“I am beginning my countdown to June 19, 2015 which is my surgical date for a lymph node transplant and the lymphaticovenous bypass with Dr. David Chang at the University of Chicago Medical Center. I initially found out about Dr. Chang from this blog on which I am presently writing. I am so grateful for the support and the commeraderie I have received on this blog-The tears, feelings of hopelessness/helplessness, not to mention the loss of body image was something I had not experienced before. Once I read about Dr. Chang from this blog,(he was originally from the MD Anderson Cancer Center in Houston, Texas) I felt my first rays of hope. For this reason, I vowed that I would share my story so that I could help others–so others will not give up searching for a more permanent solution instead of the countless conservative measures that we Lymphies must endure.
I want to share my experience as I go along so I don’t forget anything.

I went for an evaluation with Dr. Chang in September-a lymphoscintigraphy is a test where dye is injected between the toes to determine where the lymph nodes stop draining. After being told that the drainage in my left leg stopped at my knee, I knew I wanted to have the surgical procedure as soon as I could work everything out with my place of employment. I researched to make sure Dr. Chang was in my network for my health insurance, and Thank God he was as was the surgical procedure.

Dr. Chang emailed his research to me so that I could understand the procedure and what my chances were of getting back to “NORMAL”-All I want is to get my left leg measurements to be similar to my right leg, (which is still normal). The difference in measurement of my left leg to my right leg is about 2 inches bigger in the left thigh, 1 1/2 inches bigger in the left knee and about 2 inches bigger in the left calf. I have been applying wraps, compression garments, bedtime garments, MLD-you name it, I have been the most compliant patient but I really need a more permanent solution—In order for me to put on the Elvarex 1/2 panty 40 mm of mercury compression stocking, I have to sit on the floor with a pair of Playtex purple rubber gloves and pull up this thick stocking even when it is 95 degrees outside. I wear the stocking under my blue jeans as well as under the spandex I wear to the gym. Now finally, even though I know this is a chronic condition and I will always have to wear a compression stocking, I am hoping the amount of compression will decrease after the surgery. Maybe I’ll be able to wear a jobst compression panty hose that has 20-30 mm of mg compression instead of 40 mm. Everyone needs hope-The vascular surgeon here in CT that I confer with occasionally, told me that I should speak on the topic of lymphedema since I have researched this topic so much and feel so passionate about it. While I don’t feel knowledgeable enough or confident enough to talk to a group of people about lymphedema, I would love to help anyone get past the emotional aspect of this chronic disorder. I would love to give this disorder a face-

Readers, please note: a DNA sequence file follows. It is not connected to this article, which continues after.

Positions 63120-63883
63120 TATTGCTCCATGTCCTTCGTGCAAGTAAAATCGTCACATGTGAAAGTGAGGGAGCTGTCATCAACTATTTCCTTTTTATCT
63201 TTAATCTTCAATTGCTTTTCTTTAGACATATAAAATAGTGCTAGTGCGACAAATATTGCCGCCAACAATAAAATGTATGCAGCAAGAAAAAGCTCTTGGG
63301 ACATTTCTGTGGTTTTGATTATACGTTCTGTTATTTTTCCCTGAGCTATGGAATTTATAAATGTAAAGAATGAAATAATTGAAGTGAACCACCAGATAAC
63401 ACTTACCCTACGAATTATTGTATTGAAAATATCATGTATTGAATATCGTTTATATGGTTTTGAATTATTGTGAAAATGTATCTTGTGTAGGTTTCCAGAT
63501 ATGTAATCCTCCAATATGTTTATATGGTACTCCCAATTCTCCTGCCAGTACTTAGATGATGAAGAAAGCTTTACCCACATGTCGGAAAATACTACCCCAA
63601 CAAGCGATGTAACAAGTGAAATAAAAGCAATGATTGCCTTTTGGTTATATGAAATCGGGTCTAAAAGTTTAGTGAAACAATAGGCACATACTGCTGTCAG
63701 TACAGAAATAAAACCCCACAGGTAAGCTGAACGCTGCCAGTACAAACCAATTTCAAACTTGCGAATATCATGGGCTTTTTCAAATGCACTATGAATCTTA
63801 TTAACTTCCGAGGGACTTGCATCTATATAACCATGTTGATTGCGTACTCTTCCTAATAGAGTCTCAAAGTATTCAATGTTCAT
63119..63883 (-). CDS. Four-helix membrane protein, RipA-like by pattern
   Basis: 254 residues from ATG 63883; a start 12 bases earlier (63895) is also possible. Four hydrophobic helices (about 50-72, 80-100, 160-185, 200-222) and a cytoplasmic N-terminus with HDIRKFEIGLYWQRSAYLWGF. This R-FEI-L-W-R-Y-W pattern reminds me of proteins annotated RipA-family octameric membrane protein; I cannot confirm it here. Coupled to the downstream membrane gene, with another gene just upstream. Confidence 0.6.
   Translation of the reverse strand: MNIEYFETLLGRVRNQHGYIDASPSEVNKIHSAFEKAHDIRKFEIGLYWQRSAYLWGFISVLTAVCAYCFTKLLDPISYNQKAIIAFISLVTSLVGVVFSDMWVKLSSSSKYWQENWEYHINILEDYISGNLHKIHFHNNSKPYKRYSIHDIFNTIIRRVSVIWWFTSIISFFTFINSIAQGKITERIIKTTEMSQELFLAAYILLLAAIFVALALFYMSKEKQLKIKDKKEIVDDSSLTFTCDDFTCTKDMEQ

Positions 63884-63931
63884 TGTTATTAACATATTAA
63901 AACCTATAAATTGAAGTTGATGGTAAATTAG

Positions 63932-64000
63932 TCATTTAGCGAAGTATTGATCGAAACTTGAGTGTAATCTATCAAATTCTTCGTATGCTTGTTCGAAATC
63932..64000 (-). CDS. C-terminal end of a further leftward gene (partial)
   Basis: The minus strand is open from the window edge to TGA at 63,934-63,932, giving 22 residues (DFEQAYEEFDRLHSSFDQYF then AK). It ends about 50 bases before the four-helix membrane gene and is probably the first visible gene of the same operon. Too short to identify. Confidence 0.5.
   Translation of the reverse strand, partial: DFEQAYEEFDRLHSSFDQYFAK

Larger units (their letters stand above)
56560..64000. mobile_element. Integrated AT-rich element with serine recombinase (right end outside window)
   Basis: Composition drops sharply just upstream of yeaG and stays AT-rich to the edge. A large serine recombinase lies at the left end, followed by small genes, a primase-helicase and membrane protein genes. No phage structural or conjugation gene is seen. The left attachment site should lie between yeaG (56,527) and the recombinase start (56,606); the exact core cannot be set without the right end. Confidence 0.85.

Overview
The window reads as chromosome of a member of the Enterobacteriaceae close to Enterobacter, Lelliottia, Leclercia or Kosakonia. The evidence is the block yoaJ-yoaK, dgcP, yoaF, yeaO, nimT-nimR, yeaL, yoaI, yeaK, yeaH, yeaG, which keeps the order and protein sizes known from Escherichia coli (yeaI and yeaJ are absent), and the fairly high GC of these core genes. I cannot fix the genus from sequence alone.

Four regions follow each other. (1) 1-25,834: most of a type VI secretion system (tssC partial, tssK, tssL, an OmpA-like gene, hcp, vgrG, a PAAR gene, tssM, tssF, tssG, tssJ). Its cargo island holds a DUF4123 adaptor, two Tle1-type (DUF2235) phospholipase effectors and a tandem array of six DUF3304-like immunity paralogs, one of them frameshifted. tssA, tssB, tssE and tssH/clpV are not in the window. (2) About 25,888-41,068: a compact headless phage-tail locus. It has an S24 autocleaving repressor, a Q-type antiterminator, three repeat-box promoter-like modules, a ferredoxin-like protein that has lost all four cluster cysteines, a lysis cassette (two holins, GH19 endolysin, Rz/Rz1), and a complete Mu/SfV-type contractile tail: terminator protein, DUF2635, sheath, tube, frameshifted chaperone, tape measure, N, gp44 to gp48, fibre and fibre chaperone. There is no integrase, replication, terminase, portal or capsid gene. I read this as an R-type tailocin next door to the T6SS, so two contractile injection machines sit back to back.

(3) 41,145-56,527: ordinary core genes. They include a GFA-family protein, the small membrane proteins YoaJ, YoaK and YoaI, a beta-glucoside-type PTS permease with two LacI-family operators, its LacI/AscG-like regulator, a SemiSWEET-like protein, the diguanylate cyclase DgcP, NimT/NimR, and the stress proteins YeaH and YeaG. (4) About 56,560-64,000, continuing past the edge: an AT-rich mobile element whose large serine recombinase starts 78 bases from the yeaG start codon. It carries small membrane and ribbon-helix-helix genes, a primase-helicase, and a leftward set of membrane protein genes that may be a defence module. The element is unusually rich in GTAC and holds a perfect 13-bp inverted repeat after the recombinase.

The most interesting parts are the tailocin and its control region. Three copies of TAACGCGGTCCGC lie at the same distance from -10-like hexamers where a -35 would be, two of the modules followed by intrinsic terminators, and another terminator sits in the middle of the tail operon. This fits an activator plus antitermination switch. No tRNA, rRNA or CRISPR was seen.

A short time ago Sandra Lee from the cooking channel told the world that she was having a bilateral mastectomy. My heart goes out to her because everyone who has cancer will have lymph nodes removed. With the removal of lymph nodes, comes the possibility of LE. I will continue to post information so that I may help others who may be thinking about this procedure. Please Pray for me. God is listening.”

Thank you- Elizabeth

We wish you all the very best on the 19th June… Rest and heal after… We look forward to hearing your progress. Take care Helen